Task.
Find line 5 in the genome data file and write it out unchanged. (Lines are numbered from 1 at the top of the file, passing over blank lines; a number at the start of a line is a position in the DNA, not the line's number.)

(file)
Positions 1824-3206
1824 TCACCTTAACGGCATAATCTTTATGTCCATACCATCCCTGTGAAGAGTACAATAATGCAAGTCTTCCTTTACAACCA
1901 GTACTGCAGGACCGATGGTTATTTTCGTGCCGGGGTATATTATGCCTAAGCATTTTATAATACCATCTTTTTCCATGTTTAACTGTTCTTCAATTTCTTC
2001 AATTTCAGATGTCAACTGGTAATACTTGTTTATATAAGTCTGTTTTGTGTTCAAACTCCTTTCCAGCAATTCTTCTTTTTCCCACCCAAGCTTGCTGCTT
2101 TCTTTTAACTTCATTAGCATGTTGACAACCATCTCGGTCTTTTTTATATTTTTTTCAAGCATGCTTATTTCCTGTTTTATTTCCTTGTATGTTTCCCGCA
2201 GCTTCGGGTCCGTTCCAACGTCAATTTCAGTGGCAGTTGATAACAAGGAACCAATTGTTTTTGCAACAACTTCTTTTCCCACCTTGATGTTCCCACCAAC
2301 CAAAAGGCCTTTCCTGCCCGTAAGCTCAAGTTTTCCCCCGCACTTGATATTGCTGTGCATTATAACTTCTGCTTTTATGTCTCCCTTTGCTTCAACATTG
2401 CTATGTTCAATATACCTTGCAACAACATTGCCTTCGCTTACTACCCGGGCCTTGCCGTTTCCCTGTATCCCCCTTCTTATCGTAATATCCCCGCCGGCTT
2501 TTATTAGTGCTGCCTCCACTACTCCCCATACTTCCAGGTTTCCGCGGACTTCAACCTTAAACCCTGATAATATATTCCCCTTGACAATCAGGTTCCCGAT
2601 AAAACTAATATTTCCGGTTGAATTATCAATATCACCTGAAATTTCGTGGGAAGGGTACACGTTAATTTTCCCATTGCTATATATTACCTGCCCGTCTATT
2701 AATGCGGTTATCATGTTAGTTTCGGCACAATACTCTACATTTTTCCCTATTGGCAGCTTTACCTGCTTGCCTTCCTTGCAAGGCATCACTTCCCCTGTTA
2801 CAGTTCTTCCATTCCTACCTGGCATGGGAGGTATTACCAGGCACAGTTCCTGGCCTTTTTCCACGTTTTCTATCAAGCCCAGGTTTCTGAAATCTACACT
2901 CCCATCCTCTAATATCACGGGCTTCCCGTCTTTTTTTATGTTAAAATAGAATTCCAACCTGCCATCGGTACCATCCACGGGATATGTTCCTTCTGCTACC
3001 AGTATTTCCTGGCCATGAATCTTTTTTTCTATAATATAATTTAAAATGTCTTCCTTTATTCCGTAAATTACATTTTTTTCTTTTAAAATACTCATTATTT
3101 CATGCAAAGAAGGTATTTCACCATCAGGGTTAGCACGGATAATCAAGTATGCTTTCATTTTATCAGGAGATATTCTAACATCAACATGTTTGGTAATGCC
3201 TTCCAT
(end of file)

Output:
2101 TCTTTTAACTTCATTAGCATGTTGACAACCATCTCGGTCTTTTTTATATTTTTTTCAAGCATGCTTATTTCCTGTTTTATTTCCTTGTATGTTTCCCGCA